Bertrand Goldberg: Architecture of Invention (Art Institute of Chicago)

By Zoe Ryan, Alison Fisher, Elizabeth Smith, Sarah Whiting  2011

Bertrand Goldberg was a visionary Chicago architect whose designs for housing, urban planning, and industrial design made a distinctive mark in the modern era. In 1959, he conceived the plan for  the sixty-story Marina City residential towers, in the heart of downtown Chicago. He created a number of hospitals that offered a new paradigm for how patients and staff interacted within the space. Goldberg’s progressive designs also extended to schools, prefabricated structures, and furniture.

Chicago Makes Modern: How Creative Minds Changed Society

By Mary Jane Jacob 2012

Chicago is a city dedicated to the modern—from the skyscrapers that punctuate its skyline to the spirited style that inflects many of its dwellings and institutions, from the New Bauhaus to Hull-House. Despite this, the city has long been overlooked as a locus for modernism in the arts, its rich tradition of architecture, design, and education disregarded. Still the modern in Chicago continues to thrive, as new generations of artists incorporate its legacy into fresh visions for the future. Chicago Makes Modern boldly remaps twentieth-century modernism from our new-century perspective.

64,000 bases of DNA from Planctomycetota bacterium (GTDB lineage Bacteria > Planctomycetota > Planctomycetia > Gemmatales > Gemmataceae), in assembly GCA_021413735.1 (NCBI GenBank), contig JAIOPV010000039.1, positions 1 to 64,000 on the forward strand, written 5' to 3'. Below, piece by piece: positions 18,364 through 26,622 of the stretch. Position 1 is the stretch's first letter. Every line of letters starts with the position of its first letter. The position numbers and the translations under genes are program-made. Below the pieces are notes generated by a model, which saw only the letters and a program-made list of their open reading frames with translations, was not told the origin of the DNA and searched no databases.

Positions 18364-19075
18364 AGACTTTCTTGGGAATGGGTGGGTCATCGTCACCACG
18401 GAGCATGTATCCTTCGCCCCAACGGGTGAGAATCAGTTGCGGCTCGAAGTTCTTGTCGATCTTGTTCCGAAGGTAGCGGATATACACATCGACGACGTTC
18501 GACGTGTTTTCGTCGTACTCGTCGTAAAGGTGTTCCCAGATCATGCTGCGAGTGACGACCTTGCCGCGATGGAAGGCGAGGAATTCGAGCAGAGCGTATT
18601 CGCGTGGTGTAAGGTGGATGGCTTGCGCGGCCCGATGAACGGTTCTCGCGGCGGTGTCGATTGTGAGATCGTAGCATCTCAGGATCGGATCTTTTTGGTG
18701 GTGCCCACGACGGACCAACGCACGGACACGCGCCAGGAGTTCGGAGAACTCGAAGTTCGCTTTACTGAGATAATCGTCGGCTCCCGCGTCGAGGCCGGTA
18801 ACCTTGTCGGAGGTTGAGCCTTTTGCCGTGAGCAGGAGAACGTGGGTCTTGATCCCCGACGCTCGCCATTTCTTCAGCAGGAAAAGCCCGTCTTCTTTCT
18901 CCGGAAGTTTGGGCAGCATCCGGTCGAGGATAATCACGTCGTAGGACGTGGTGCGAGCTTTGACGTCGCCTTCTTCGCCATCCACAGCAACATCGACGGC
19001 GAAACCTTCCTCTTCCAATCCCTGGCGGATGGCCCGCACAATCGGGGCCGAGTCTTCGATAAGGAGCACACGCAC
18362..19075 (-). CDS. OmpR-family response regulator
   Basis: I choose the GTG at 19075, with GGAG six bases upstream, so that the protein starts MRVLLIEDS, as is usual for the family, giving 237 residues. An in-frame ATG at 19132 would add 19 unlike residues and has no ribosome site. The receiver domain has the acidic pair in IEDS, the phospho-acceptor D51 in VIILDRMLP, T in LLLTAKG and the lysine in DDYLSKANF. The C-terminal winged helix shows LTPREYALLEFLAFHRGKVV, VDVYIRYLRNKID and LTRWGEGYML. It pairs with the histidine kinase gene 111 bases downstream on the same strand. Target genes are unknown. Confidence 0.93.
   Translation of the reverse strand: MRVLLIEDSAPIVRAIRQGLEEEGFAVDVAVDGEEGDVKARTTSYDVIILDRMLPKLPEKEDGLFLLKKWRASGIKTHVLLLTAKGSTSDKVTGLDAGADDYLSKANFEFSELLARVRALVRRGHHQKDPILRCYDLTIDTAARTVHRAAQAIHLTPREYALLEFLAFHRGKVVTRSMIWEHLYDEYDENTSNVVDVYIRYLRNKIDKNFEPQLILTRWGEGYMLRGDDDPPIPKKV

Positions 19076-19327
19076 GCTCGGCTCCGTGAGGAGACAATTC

also see TIPS FOR VISITING CHICAGO MODERN ARCHITECTURE

A Guide to Modern Architecture

Toronto Architecture Resources

There are many resources on Toronto Architecture,

for those who want to learn more…

Here are a few books that will help you while admiring Toronto’s modern architecture:

Toronto Architecture
 
Bold Visions: The Architecture of the Royal Ontario Museum
 
  Toronto architecture
    Concrete Toronto: A Guide to Concrete Architecture from the Fifties to the Seventies
 
  Toronto Architecture
Frank Gehry in Toronto: Transforming the Art Gallery of Ontario
 Toronto Architecture
  Design City Toronto (Interior Angles)

Toronto guide bookToronto Architecture Guide Book

Awesome websites to follow that feature cool Toronto Architecture and more:

Modern Toronto:  http://www.modto.com/

Spacing Toronto:http://spacingtoronto.ca/

A Guide to Modern Architecture